Photo Credit: Jewish Press

Reb Shimon gives a popular weekly shiur in his kehillah in a small neighborhood of Jerusalem. One week, Yaacov, one of the shiur’s regular attendees, approached Reb Shimon afterward, clearly very upset.

He explained that his father was very ill in the hospital and didn’t appear to be improving at all despite receiving medical treatment. That alone was enough to explain Yaacov’s consternation, but Reb Shimon sensed there was more to this story. He waited patiently for it to unfold.

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Yaacov continued in a quiet voice, “Last year, my father’s brother passed away. Although my father is traditional, he didn’t sit shiva. My cousins, my uncle’s children, are totally secular and also didn’t sit shiva for their father.

“Last night, my late uncle appeared to my sister in a dream and said that the reason our father is ill is because he didn’t sit shiva for my uncle.

“Rabbi,” Yaacov cried, “what can I do?”

Reb Shimon felt totally out of his depth with a shayla like this, and so he took Yaacov to one of the famous rabbanim in Jerusalem. That rav in turn told them that this was a matter for Rav Chaim Kanievsky.

Reb Shimon secured an appointment for Yaacov with Rav Kanievsky. The Rav listened to the story and told Yaacov that his father must learn hilchos aveilus, the laws of mourning.
“But Rav Chaim,” Yaacov protested, “my father is barely conscious – he’s too sick to learn anything.”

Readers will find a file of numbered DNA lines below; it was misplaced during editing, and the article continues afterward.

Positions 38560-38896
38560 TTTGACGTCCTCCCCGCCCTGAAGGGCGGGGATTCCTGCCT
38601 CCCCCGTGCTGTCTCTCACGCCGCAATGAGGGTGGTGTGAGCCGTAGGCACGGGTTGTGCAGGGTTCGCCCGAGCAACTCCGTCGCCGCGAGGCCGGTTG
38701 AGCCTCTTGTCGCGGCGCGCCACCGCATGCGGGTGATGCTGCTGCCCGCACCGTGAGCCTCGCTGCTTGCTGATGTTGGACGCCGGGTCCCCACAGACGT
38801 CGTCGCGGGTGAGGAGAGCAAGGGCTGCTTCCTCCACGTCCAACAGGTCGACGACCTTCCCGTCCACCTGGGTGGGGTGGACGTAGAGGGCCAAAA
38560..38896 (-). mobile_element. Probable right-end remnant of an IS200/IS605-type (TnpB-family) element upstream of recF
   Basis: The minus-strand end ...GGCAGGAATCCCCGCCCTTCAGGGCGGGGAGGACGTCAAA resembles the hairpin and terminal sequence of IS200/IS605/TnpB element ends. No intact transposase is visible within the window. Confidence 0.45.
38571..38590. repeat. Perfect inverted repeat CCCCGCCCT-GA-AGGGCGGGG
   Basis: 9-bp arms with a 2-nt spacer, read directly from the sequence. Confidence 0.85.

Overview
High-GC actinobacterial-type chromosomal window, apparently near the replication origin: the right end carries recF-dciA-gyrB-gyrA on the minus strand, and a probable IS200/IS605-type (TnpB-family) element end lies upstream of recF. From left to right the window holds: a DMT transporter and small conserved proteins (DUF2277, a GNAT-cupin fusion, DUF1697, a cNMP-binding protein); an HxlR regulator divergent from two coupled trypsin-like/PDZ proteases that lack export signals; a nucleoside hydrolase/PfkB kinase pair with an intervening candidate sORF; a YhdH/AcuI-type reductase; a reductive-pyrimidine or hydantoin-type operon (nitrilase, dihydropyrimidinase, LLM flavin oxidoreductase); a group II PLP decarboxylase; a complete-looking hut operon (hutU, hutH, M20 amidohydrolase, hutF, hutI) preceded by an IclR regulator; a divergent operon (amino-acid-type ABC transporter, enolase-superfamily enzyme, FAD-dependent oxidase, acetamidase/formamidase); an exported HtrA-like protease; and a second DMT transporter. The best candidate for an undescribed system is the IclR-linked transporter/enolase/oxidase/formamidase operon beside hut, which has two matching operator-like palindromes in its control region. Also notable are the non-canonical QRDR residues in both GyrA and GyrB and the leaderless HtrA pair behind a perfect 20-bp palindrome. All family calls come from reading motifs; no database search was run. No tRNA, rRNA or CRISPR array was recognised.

Rav Chaim merely repeated what he had already said. And so, on his return home, Yaacov took a sefer of hilchos aveilus from his bookshelf and set off immediately for the hospital. He sat down next to his father’s bed and began to learn all the halachos out loud, slowly and clearly, one by one.

A few weeks later, Yaacov returned to Reb Shimon even more agitated. “We have to return to Rav Kanievsky. I did what he said. We are learning hilchos aveilus, but my father’s condition has worsened. The doctors say he’s dying.”

Later Reb Shimon admitted that he has no idea what made him reply as he did to Yaacov, but that Hashem must have given him the words. “Wait,” Reb Shimon said. “Before we go back to Rav Kanievsky – did you tell your father why you were learning hilchos aveilus with him? Did you tell him the whole story?”

Yaacov answered that he had not. He explained that he didn’t even know if his father could hear him as he learned the halachos out loud. His father had been unable to communicate with him for weeks even though he was conscious.

At Reb Shimon’s insistence, Yaacov rushed back to the hospital and carefully and clearly told his father the whole story – starting with the appearance of his father’s late brother to his sister and what the uncle had told her in the dream. When he had finished the story, he opened the sefer and continued learning the halachos at his father’s side. His father’s situation slowly stabilized and gradually started to improve. Three weeks later he was discharged from the hospital, with no sign of any illness nor any medical explanation for his recovery.

As Yaacov’s father looked at his discharge documents, he realized that it was exactly 11 months since his brother’s passing. He hadn’t missed the chance to say Kaddish for him.

On the night of his brother’s yahrzeit, Yaacov’s father stood in shul and loudly and clearly recited the ancient Kaddish prayer to help elevate the soul of his deceased brother. As the congregation responded with the words “Y’hey Sh’mey rabbah,” he prayed fervently that his brother would now forgive him for not having observed the laws of mourning which he now knew so well.

That night, his brother appeared to him, smiling, and Yaacov’s father understood that his prayer had been accepted.

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